Based on specialists, you can try the following tricks:
- Let your fur baby exercise.
- Comfort them with your touch.
- Give your dog a relaxing massage.
- Provide a safe space for your pooch.
- Play soothing music in the background.
- Consider buying a calming shirt or coat.
If none of these seem to calm your furry friend…
Then mental therapy from experts is a last option.
#4: Causes other personality changes
Aside from stress, biting, or hiding, what else could shock collars do to Fido?
Well, you’d notice changes in their usual attitude. For example, your dog doesn’t happily greet you at the door anymore.
Or Fido could also stop playing with their favorite toys.
Now, does this sound familiar to you?
Cause personally, I get it. As humans, we all have our down days too.
And just like us, your furry friend can end up depressed as well.
Especially if Fido has long-term, untreated stress from using shock collars. Though, other issues can also lead to depression in dogs.
Here are a few examples from vets:
- Constant abuse.
- Sudden routine changes.
- Long-term pain or illnesses.
- Life changes such as moving away or meeting new family members.
Trivia: Dogs can sense your emotions too. So if you’ve been feeling down, science says your pup could absorb your feelings.
That aside, let’s talk about the cure for your pooch.
To help a depressed dog, you should:
- Take them out for play dates.
- Give them time to have fun alone with toys.
- Stimulate their senses by trying brain games.
- Use positive reinforcement to fix unwanted habits.
- Encourage them to eat by giving their favorite snacks.
Reading suggestion: 17 Shock Collar Alternatives To Train & Bond With Your Dog
#5: Shock collars can cause burns
Most places that want you to buy shock collars would say:
“Our product doesn’t burn or hurt your dogs at all.”
While that could be partly true…
There’s no denying that these collars can still be risky. Especially if you’re not trained on how to use them properly.
In fact, a news channel reported a horrifying experience on this topic.
Apparently, a certain fur parent enrolled their dog in training lessons. But after quite some time, they spotted wounds and burn marks on Fido.
Sadly, it’s the result of using a shock collar.
Due to that outcome, the dog trainer lost their license.
Now, if a “pro” can harm a dog with these electric neckbands…
What more could other untrained people do?
On top of that, Fido’s wounds can get infected by bacteria too. All in all, the harmful risk of shock collars just isn’t worth it.
You might also want to know: 5 Vital Tips To Treat Shock Collar Wounds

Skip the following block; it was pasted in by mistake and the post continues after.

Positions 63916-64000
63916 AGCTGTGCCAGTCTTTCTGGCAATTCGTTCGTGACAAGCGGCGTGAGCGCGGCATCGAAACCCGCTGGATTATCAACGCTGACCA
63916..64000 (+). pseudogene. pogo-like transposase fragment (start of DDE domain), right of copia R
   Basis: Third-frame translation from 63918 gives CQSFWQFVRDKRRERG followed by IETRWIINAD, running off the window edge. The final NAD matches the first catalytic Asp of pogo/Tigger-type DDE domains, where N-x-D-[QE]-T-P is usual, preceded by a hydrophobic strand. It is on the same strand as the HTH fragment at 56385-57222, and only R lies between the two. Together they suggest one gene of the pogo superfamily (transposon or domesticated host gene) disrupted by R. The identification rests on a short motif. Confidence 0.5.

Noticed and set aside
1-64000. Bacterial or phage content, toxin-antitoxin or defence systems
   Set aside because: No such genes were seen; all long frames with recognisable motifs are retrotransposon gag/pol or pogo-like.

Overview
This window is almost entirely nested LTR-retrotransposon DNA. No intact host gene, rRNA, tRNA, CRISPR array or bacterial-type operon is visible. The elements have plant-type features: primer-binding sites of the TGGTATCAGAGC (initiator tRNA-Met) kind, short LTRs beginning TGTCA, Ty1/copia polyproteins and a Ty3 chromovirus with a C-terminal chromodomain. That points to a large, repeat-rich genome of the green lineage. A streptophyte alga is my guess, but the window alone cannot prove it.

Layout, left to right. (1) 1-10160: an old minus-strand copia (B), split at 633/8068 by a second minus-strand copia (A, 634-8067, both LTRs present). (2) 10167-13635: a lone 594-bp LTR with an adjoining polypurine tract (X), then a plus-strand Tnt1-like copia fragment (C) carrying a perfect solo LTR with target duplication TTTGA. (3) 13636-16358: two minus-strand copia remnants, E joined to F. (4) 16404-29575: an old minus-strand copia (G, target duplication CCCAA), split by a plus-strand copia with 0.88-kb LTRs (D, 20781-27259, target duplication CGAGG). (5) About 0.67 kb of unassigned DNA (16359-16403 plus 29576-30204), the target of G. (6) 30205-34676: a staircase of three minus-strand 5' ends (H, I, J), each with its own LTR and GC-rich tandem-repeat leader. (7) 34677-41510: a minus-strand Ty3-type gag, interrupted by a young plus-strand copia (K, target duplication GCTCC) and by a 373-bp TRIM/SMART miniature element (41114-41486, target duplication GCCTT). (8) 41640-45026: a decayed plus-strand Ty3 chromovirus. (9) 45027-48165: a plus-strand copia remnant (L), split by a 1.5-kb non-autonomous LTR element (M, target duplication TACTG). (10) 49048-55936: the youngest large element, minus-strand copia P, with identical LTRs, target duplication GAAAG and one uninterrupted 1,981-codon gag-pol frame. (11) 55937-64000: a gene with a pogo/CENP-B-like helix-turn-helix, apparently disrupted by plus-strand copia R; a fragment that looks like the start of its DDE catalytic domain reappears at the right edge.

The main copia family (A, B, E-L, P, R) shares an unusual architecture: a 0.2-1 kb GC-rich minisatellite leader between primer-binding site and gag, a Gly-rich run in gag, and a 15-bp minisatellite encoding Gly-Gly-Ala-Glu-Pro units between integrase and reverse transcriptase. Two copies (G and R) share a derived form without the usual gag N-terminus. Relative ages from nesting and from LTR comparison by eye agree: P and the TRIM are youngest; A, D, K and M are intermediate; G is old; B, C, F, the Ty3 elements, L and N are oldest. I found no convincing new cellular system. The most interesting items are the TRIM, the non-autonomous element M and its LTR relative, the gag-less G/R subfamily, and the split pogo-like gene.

#6: There’s also the risk of skin allergies
Humans aren’t the only ones to have allergies. Dogs can get them too.
And though it’s rare, some pups could be sensitive to metal.
Vets refer to this as “contact allergy.”
This means Fido’s body only reacts once they touch the material they’re allergic to. In this case, metals inside shock collars could affect your dog.
That’s why canines can get irritated while wearing one. As a result, you’d catch your pooch showing signs of:
- Severe itching.
- Swelling around the skin.
Warning: Take the collar off if your dog won’t stop scratching. Otherwise, they could end up wounding themselves. Lastly, if there’s intense swelling, contact a vet for safety.
Now, you probably still have a few concerns about this. Like…
“How to stop my dog’s allergies?”
As I briefly mentioned above, taking the shock collar off will give Fido relief.
But aside from that, you can also treat your dog by:
- Consulting the vet for medicine.
- Applying soothing cream on the irritated area.
- Gently cleaning minor wounds from scratches.
Note: If Fido has deep cuts from scratching, it’s best to seek help from a specialist.
With this type of allergy, your pooch will be fine. But only if you keep them away from their shock collars.
#7: Shock collars affect your dog’s pregnancy (miscarriages)
Some dogs are good at hiding their pregnancy.
But that can be a risky thing. Especially if they’re using a shock collar.
As you’ve read so far, this product could cause so many issues, such as:
- Burns or wounds.
- Aggressive behavior.
Now, imagine a pregnant dog suffering from all that.
In the worst-case scenario, Fido could have a miscarriage too. And that can be life-threatening for some canines.
Or even if the puppies turn out safe…
They could still be born with existing health problems. Though, this matter is still being studied. But once again, why risk it?
Anyway, here’s a must-know detail.
Warning: Puppies should never use shock collars. Those products are designed for adult dogs.
But at the end of the day, no canine should even wear these collars at all. No matter what age they are.
#8: They’re unhealthy for your dog’s heart
Shock collars can create an adrenaline rush for Fido.
Just like what I explained in section #2 about aggression.
I mentioned that adrenaline causes so many things for dogs. Such as increasing the heart rate, for one.
Well, that also means Fido’s at risk of having organ-related issues. Which is more dangerous for certain pups. Specifically:
- Older dogs.
- Pregnant canines.
- Dogs with existing heart problems.
Basically, shock collars can make things worse for Fido’s health.
In some cases, they can strain the heart muscles too. And a cardiac arrest would come after that.
Now, that’s already a life-threatening situation for any pooch.
But this is what some people would argue about. They say that shock collars can’t kill canines.
Well, the neckbands might not be the main cause of death.
But the adrenaline from these collars can still make things worse. Which is enough for some dogs to be fatally ill.
That’s why many fur parents find this product dangerous.
#9: Worsen existing neurological conditions
Many fur parents ask this question:
“Can shock collars damage my dog’s brain?”
The short answer is: no, they don’t.
But just like with heart conditions…
The adrenaline from shock collars can make things worse. Especially if Fido already has mental disorders.
This means you should still avoid using these neckbands for any dog.
Plus, there’s still little research about these products. The reason is most people would rather not use shock collars in the first place.
That’s why there’s not enough data to determine what else they can do to your dog’s brain.
So, for Fido’s safety, keep them away from shock collars.